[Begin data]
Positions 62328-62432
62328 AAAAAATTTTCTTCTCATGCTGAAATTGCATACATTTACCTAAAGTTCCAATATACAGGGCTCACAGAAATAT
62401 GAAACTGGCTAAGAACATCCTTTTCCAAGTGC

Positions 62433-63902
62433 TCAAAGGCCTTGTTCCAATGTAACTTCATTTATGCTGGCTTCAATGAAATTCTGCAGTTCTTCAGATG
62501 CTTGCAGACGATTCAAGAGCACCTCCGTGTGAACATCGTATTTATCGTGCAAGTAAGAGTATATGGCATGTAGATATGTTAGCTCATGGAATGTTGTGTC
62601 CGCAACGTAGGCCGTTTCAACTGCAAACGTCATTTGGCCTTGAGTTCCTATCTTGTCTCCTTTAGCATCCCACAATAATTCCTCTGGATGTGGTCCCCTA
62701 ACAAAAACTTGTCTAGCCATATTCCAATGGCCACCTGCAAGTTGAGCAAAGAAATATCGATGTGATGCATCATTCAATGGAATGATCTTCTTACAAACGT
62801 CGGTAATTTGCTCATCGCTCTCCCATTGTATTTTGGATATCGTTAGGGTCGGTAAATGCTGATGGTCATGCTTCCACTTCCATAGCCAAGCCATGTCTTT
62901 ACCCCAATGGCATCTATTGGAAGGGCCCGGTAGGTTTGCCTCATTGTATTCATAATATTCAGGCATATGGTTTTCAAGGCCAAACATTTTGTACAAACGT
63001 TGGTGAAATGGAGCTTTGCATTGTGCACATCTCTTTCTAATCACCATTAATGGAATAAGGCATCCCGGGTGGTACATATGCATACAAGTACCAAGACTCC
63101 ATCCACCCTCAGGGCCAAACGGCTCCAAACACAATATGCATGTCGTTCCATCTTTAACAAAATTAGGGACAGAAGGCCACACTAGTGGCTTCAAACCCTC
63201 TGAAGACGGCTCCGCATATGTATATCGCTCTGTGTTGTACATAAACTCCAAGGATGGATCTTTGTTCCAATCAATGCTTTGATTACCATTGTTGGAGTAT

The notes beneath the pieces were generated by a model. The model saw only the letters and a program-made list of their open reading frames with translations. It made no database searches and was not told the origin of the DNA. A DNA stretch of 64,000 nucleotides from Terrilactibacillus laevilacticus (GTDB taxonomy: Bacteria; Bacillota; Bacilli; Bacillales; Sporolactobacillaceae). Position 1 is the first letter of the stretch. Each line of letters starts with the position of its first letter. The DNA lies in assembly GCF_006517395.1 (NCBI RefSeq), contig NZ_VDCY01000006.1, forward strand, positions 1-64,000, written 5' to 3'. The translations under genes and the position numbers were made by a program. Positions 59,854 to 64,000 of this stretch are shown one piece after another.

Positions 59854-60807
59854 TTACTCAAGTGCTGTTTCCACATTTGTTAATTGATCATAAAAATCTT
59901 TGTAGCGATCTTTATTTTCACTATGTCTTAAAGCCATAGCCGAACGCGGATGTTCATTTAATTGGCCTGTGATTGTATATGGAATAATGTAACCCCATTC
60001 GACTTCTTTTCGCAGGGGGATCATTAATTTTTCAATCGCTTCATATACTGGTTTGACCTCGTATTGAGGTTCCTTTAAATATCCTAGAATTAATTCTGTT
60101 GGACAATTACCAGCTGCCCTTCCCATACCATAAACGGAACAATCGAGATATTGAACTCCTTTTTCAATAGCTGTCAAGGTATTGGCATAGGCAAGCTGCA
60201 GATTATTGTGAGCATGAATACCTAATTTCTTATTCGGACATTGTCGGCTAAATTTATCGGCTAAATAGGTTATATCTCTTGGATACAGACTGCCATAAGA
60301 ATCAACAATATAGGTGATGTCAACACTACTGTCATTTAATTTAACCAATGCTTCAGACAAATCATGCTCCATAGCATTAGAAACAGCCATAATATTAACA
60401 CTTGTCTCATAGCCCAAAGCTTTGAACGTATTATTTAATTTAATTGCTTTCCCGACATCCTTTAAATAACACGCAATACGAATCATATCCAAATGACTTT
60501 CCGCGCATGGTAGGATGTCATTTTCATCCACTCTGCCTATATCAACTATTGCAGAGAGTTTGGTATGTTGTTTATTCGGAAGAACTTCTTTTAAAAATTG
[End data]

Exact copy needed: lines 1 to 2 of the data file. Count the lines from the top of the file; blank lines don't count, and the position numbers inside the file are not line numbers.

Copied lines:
Positions 62328-62432
62328 AAAAAATTTTCTTCTCATGCTGAAATTGCATACATTTACCTAAAGTTCCAATATACAGGGCTCACAGAAATAT